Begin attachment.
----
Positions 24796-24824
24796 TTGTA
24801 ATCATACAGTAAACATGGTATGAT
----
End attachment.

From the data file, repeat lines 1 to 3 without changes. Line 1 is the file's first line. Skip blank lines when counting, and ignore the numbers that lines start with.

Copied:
Positions 24796-24824
24796 TTGTA
24801 ATCATACAGTAAACATGGTATGAT